A lengthy report looking at the encroachment of Commonwealth laws on traditional rights and freedoms. Of interest are the sections on freedom of speech and freedom of religion.
Notably, the report suggests that while ministers of religion should not be forced to solemnise marriages of couples of the same sex, service providers should not be given the right to exercise freedom of religion in this respect.
The report says that “protecting individuals from discrimination in ordinary trade and commerce seems a proportionate limitation on freedom of religion.”
The report quotes Lady Hale, Deputy President of the United Kingdom favourably when she says:
Denying some people a service which you are prepared to offer others is deeply harmful to them. It is reminiscent of the days when women were not allowed to order their own drinks at the bar in certain establishments and landlords were allowed to say ‘no blacks here.’ It is a denial of their equal dignity as human beings.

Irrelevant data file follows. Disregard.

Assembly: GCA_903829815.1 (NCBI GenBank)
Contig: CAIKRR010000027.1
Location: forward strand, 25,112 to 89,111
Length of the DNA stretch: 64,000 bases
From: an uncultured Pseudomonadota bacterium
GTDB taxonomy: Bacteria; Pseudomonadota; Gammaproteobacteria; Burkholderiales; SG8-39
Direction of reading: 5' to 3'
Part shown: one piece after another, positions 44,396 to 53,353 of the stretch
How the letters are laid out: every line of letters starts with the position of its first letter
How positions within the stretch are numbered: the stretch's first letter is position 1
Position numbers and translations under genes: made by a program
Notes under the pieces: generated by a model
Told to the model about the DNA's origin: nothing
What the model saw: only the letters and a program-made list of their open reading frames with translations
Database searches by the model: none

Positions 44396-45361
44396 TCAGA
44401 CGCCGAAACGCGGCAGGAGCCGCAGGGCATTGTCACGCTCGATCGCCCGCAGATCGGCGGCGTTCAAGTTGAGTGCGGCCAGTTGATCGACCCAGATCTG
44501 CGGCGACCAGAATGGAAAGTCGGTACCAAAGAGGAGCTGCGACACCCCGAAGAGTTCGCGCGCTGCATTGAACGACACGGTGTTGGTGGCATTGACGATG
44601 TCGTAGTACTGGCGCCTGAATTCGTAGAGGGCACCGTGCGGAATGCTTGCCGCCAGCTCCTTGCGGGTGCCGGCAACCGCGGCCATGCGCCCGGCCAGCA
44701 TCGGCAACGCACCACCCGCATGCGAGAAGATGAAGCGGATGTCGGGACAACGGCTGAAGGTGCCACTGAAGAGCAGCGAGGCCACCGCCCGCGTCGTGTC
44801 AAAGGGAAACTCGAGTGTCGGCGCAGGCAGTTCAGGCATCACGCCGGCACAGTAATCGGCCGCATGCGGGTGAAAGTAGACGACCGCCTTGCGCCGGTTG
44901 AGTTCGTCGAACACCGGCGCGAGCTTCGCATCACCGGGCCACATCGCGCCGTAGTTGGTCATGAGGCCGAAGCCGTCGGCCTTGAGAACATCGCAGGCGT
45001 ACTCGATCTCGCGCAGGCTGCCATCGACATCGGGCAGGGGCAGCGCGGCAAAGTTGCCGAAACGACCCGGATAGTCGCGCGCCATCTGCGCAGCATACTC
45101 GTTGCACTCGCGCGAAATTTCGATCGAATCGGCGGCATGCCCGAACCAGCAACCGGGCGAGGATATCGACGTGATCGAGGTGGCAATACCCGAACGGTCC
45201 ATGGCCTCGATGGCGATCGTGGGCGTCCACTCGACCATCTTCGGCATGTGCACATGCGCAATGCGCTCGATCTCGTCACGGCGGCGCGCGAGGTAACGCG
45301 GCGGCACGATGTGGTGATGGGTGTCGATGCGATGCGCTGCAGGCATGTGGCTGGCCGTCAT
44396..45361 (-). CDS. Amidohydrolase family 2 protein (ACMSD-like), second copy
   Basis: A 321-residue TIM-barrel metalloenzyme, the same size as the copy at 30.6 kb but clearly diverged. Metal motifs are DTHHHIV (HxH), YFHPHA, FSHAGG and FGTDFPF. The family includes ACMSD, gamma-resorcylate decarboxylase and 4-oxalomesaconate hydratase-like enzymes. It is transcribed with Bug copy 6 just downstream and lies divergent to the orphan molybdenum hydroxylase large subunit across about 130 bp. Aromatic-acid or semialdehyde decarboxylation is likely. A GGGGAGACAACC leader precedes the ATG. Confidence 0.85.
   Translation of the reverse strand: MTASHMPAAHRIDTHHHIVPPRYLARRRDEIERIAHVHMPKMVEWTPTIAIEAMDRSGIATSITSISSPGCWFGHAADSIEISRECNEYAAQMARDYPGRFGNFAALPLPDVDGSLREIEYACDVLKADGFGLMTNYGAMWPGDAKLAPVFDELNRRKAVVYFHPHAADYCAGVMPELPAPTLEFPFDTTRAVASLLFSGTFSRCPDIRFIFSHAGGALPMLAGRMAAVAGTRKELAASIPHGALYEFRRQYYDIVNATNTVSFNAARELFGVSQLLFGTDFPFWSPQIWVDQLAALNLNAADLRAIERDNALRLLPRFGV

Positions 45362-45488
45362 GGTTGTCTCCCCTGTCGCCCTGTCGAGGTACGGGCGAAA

In coming to this conclusion, it appears that the ALRC has ignored the Siracusa Principles (which are a key to interpreting the International Covenant on Civil and Political Rights and prioritises the non-derogable rights of freedom of conscience and religion to the right to not be discriminated against.)
The report is incorrect in equating the denial of service to women and people of colour with a refusal to provide services for a same-sex wedding. If a service provider refused to serve a person because they were homosexual, then that would be unlawful discrimination. But in this situation, the person is just refusing to participate in a specific event – a same-sex wedding. The two are not comparable.